Learn More:

For more information about the First Nations Clean Energy Business
Fund and how to apply, please call toll-free 1 800 880 1022 or visit

First Nations Clean Energy Business Fund - third round of funding

Gitga'at First Nation (Hartley Bay)

Funding: $250,000 Equity funding

Purpose: To construct and operate a 948-kilowatt small storage, run-of river hydroelectric facility in the Gabion River Watershed in Hartley Bay, which will enable the community to move away from diesel power and allow them to sell the produced power to BC Hydro for resale to the community of Hartley Bay. The planned facility will produce an estimated 2.1 gigawatts per year, replacing, on average, up to 2,100 tonnes of green house gases per year that are currently generated by diesel.

Gitxsan Energy Inc. (Hazelton)

Funding: $30,000 for Community Energy Planning capacity funding

Purpose: Build on existing work to support a regional energy planning study that will incorporate a development concept of a 30 MW biomass-to-electricity project.

Shackan Indian Band (Merritt)

Funding: $30,000 for Community Energy Planning capacity funding

Purpose: To support community economic development opportunities, including completing a comprehensive feasibility analysis on Shackan or Skuhun Creak, developing micro-hydropower financing and future planning strategies and supporting the community's sustainability energy vision and other clean energy opportunities.

Tobacco Plains Indian Band (Grasmere)

Funding: $30,000 for Community Energy Planning capacity funding

Purpose: To support a comprehensive assessment of various clean energy development opportunities with the aim of creating a clean energy development strategy. Potential projects include a small scale run-of-river hydropower, wind energy, a large-scale solar photovoltaic initiative on-reserve and an on-reserve bio-energy project.

Nuxalk Nation (Bella Coola)

Funding: $30,000 for Community Energy Planning capacity funding

Purpose: Creation of a community energy plan to support economic development and energy conservation.

Treaty 8 Tribal Council (Fort St. John)

Funding: $40,000 for Feasibility/Project Development capacity building

Purpose: Determine the engineering, preliminary construction and economic feasibility of moving the Mt. Lavitah Wind Farm project to the next phase.

If the project proceeds, it would be the first wind farm in B.C. owned and operated by First Nations and would provide tangible economic benefits to the First Nations through a long-term, lower-risk power purchasing agreement with BC Hydro.

Huu-ay-aht Development Corp. (Bamfield)

Funding: $40,000 for Feasibility/Project Development capacity building

Purpose: Survey a potential power-house site on the Sarita River to support an engineering review, carry out the terrestrial ecosystems assessment portion of the environmental impact assessment and complete preliminary engineering design of the project.

Coastal First Nations (North and Central Coast and Haida Gwaii)

Funding: $40,000 for Feasibility/Project Development capacity building

Purpose: Includes a feasibility study of a model that would allow significant volumes of renewable electricity to supply the rapidly developing LNG sector. This project is part of a larger initiative with B.C. under the Reconciliation Protocol Agreement to implement a Clean Energy Action Plan to advance clean energy development in the territories and deliver benefits to the Coastal First Nations.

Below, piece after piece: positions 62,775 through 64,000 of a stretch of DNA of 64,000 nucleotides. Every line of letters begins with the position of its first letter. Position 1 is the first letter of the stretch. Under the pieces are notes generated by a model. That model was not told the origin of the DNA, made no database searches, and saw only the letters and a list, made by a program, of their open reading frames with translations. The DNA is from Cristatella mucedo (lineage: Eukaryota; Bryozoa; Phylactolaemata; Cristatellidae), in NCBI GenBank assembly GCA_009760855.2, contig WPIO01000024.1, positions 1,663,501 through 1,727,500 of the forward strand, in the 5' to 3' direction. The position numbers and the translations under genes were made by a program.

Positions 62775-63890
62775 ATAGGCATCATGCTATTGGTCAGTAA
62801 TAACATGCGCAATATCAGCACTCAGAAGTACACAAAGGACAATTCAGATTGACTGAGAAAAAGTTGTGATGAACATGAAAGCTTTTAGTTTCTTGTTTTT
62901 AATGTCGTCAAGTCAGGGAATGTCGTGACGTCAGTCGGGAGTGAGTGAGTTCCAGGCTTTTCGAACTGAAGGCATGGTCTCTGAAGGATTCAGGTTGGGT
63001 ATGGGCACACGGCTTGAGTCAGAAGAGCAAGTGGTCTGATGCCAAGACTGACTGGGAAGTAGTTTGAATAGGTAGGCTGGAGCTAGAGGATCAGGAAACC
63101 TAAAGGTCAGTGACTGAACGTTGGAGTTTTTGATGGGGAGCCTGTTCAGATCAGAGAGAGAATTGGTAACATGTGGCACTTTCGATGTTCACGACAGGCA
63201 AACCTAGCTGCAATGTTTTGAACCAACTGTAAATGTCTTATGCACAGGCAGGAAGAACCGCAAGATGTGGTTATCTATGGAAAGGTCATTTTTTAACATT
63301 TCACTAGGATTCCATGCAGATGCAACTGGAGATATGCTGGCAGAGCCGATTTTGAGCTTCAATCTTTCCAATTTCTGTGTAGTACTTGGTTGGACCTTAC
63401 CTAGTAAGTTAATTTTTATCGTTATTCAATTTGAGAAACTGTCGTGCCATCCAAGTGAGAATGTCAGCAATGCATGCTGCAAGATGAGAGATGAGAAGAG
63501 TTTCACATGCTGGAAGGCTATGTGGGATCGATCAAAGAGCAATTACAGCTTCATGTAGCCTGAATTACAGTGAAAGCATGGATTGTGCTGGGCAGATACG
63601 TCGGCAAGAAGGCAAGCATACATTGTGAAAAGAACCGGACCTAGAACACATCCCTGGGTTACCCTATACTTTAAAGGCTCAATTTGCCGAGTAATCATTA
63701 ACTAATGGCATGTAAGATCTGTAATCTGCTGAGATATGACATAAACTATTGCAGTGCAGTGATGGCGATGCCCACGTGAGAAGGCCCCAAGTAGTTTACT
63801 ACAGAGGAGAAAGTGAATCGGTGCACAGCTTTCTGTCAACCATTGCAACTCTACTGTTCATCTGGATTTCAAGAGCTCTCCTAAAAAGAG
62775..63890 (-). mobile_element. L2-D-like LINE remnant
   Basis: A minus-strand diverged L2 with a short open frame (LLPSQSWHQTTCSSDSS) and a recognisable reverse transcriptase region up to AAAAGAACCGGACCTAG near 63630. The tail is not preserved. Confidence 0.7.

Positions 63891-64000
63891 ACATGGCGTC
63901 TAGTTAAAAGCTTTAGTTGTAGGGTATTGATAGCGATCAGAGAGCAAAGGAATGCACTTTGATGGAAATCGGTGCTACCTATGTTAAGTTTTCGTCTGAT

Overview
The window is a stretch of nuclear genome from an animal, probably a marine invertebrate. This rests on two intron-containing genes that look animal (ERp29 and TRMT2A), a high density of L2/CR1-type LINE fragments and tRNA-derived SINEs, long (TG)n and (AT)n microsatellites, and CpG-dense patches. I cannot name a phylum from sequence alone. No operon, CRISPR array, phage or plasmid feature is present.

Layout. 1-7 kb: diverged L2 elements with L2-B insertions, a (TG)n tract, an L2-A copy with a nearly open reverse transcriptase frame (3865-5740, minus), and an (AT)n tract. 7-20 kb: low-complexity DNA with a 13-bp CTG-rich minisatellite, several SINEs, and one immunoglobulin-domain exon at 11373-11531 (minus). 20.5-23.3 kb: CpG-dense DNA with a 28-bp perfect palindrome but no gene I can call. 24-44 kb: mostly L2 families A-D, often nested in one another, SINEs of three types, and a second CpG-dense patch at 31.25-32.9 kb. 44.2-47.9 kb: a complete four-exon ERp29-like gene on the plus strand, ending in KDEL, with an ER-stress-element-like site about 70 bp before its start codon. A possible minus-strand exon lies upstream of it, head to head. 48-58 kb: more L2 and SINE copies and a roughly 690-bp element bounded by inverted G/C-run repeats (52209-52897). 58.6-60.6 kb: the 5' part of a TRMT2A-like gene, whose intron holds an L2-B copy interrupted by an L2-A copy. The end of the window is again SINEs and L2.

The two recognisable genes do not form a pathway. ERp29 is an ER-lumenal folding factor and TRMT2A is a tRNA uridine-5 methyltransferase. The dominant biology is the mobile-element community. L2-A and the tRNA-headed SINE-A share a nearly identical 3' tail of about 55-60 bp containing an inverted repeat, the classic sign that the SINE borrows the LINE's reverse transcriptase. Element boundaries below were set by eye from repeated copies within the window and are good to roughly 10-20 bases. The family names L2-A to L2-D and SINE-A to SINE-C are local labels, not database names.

Lower Nicola Indian Band (Merritt)

Funding: $40,000 for Feasibility/Project Development capacity funding

Purpose: Support the First Nation's involvement in a 36 megawatt biomass fuelled power generation facility next to the Tolko sawmill in Merritt. The project was awarded an Energy Purchase Agreement under the BC Hydro Phase II Bio-energy call and is moving towards completion. These resources will help the First Nation to do the business planning needed to secure financial and employment benefits for the community.

Klahoose First Nation (Squirrel Cove)

Funding: $40,000 for Feasibility/Development capacity building

Purpose: To engage with and continue their previous positive relationship with a proponent to reach an impact benefits agreement that would ensure that the First Nation realizes its full potential for economic development, investment and business opportunities arising from two run of river projects.

Cheslatta Carrier Nation (Burns Lake)

Funding: $40,000 for Feasibility/Development capacity building

Purpose: Assist in the development of a feasibility study to design, construct and operate the Kenny Dam Water Release Facility, which would include a 44 megawatt hydroelectric facility.

Why can't we use this technolgy
Comment by Solar kits. $ 20,000 on 25th April 2012
This e energy quest is to power up the mines. In north west

Kitsumkalum energy plan is apart of the package too.

I heard the sales pitch $ to reduce deisel consumption. This is clean energy. We should feel all warm inside.

In reality it's not healthy for our rivers. Because our bc primer sold our environmental plan, for protecting our water sheds and creeks.

Then the sales man $ tells north west bc about smart meters $ selling you the idea everyone is doing it. It's safe and it's mandatory to have one.

That was a lie. Home owners have legal rights to refuse smart meters. Because of home owner relationship with your property.

But people were so trust worthy, they were taken advantage of.

That is how business is done lately. Trust me and I rip you off with a smile.

So again why not real healthy solar technology.

Not one tribe In north west is venturing for this realistic opportunity.